I’ve just been for a walk. Not a run. And not with a friend either, or to get the kids out of the house. I didn’t even take the dogs. It felt strange at first, only the sound of my footsteps on the tar, and my breath coming in, and then flowing out again.
Since this spasm in my lower back I’ve been trying to take it easy, and it’s been a big lesson for me. I’m geared to ACHIEVE something when I exercise, whether it’s sweating until my shirt is dripping, or running faster than last time, or stretching further than before. I think most of us are. But I’m trying to listen to what my body is telling me and lately it’s been saying PAIN and slow down, so I’ve heeded the advice.
I’ve been doing a lot of stretching. Pilates and yoga. Slow swimming. Gentle walks. After my recent transformation, this has not been easy – as I miss the cardio and the workouts, but I know I’ll be back soon. And so for today, I went for a walk.
Walking is underrated. In our perpetually busy world, we may sneer at the idea of a walk. “But don’t you want to get a workout? What’s the point of a walk? I don’t have time to go WALKING” (like it’s some sort of flighty indulgence).
My Dad has always been a walker. Wherever we are, whether he’s at home, or out somewhere new on holiday, he’ll get his walking stick and off he’ll go. In rain or shine. He walks fast too, for a 75-year-old guy. I know he does it for physical health reasons and to keep fit, but the knock on positive affect on his mental health and happiness is probably bigger than he knows.
Walking let’s you switch off. Leave your phone at home. Leave your distractions. Notice the magnolia petals like a white and yellow carpet on the pavement. Look at that blackened banana skin someone dropped. See that idyllic corner of the street, where the white walls and the yellow shutters complement the pink petals of the bougainvillea so perfectly.
Listen to the sound of those kids playing soccer on the field, their shrieks of laughter. Here comes the mist, over the mountain and oh, feel that cooling wind on my cheeks. Look at that couple walking their dog and holding hands, like they’ve loved each other for decades. Pass an open window, see people gathered around a table, hear the clink of glasses, the scrape of cutlery on plates, their low voices.
And while your mind is noticing all of these small details, all the worries and minutiae it used to be full of have dissipated, just for a little bit. It is focused, clear and calm inside there.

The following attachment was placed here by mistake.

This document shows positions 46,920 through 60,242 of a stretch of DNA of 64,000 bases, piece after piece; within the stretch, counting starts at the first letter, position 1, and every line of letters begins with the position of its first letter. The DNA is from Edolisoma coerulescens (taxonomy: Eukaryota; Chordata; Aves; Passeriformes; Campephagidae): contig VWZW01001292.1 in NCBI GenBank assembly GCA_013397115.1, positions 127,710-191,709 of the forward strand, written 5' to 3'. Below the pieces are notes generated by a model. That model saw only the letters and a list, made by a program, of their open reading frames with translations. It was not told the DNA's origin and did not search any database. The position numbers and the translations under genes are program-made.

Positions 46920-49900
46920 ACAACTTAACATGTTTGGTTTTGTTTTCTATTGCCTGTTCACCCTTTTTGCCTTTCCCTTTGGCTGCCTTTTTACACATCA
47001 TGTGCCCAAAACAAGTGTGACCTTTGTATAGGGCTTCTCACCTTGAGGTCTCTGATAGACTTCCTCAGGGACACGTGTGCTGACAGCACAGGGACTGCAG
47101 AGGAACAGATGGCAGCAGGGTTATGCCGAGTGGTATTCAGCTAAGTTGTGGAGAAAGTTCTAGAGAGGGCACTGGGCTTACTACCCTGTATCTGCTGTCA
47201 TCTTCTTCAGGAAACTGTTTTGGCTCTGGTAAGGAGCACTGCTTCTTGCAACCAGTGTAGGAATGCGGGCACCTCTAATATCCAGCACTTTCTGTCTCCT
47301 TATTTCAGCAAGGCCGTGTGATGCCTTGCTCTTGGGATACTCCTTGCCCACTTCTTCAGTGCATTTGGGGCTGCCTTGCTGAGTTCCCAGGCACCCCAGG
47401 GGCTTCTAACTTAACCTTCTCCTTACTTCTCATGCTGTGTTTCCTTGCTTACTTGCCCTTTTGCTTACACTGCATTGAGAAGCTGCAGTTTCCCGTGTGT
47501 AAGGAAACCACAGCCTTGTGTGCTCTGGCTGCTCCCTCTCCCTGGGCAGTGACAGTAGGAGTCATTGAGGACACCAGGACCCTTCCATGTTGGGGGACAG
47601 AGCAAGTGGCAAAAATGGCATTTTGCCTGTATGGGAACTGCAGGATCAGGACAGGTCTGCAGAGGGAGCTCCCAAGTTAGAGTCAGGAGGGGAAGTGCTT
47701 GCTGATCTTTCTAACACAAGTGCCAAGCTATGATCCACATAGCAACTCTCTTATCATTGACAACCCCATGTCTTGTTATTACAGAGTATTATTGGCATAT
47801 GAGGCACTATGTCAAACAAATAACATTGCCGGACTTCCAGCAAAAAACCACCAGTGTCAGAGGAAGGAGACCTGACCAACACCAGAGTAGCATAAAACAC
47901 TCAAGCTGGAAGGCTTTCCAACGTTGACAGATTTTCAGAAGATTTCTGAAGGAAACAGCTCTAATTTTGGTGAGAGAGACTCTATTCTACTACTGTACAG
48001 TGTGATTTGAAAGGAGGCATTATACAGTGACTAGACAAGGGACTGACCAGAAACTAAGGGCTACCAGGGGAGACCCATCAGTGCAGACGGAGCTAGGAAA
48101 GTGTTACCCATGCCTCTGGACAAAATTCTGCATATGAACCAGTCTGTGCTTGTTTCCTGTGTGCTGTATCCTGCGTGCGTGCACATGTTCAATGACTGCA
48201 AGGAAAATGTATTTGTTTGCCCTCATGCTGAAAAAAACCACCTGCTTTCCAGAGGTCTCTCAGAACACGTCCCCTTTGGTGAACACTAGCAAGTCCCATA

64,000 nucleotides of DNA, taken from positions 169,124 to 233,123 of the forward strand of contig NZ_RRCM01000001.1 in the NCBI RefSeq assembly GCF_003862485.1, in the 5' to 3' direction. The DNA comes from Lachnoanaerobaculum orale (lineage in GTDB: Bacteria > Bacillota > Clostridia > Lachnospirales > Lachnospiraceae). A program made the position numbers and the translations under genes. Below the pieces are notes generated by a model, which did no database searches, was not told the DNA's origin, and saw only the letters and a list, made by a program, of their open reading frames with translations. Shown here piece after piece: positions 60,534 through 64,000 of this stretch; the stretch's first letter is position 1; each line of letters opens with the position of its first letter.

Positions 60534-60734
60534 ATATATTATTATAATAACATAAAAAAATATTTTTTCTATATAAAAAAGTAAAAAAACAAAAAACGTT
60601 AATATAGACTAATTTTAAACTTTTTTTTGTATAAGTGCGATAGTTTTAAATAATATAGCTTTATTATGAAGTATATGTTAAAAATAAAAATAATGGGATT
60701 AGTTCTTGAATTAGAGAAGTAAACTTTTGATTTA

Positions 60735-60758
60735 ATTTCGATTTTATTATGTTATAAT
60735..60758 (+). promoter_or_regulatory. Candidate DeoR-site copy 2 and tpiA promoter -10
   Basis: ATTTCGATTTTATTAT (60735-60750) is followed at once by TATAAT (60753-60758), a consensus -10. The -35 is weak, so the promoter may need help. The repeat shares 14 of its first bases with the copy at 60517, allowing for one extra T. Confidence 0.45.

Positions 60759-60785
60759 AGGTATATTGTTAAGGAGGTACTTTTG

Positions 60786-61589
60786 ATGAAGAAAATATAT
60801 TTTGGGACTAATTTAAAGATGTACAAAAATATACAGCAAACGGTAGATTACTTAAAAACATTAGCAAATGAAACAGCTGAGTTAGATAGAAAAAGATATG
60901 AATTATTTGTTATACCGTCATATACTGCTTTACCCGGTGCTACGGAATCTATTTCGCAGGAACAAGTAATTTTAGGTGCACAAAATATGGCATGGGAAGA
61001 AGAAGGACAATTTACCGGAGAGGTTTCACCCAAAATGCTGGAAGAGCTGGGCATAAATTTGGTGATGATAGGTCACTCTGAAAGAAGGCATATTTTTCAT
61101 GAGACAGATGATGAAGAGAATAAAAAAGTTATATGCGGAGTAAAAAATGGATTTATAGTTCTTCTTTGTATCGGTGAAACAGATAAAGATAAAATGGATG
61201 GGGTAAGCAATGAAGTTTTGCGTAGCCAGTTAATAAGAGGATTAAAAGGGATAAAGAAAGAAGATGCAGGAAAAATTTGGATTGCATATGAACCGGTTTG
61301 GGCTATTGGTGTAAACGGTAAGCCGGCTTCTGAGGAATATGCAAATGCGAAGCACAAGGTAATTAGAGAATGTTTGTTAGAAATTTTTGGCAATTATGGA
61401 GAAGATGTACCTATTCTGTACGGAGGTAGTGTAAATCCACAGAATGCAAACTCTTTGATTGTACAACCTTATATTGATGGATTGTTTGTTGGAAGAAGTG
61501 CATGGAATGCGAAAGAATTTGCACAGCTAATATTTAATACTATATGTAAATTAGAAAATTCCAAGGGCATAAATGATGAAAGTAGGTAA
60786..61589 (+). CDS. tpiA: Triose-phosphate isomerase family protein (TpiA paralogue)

I’m busy reading Arianna Huffington’s Thrive and she dedicates a whole chapter to the benefits of walking. She says she came up with some of her best ideas while walking, and that she actually used to schedule walking meetings, instead of ones where people gathered around the boardroom table. “Sit still and our minds want to ramble. Get up and start walking, and our minds can slow down and be more focused,” she says.
And it’s not just her that are fans of walking. Thomas Jefferson, Ernest Hemingway and even Nietzsche used to walk and have their best ideas while doing so, according to Thrive. Henry David Thoreau used to walk to “shake off the village”, which is such a wonderful expression to me. Shake off those 43 Whatsapp messages, shake off those emails from your boss asking for things, shake off all the tiny demands that add up to a huge weight in your brain, and just for a moment, be you, in a quiet space, with trees above you – and a big blue sky.
I only walked for 25 minutes today. But I got home with a smile on my face, and suddenly felt “unblocked” creatively and then I sat down and wrote this post. Is a little blog post about walking going to change the world? No. But it’s a clear demonstration of the power of MOVEMENT, and how just a short time away from distractions, and a break from technology, can do wonders for your brain.
Try take a walk this week around your neighbourhood, even if it’s only for 20 minutes. Leave your phone at home. Breathe in, breathe out, and notice things. And tell yourself that sometimes it’s okay not to go fast. In fact, sometimes it’s very good for us to go slow.
Hope you’re all having lovely weekends.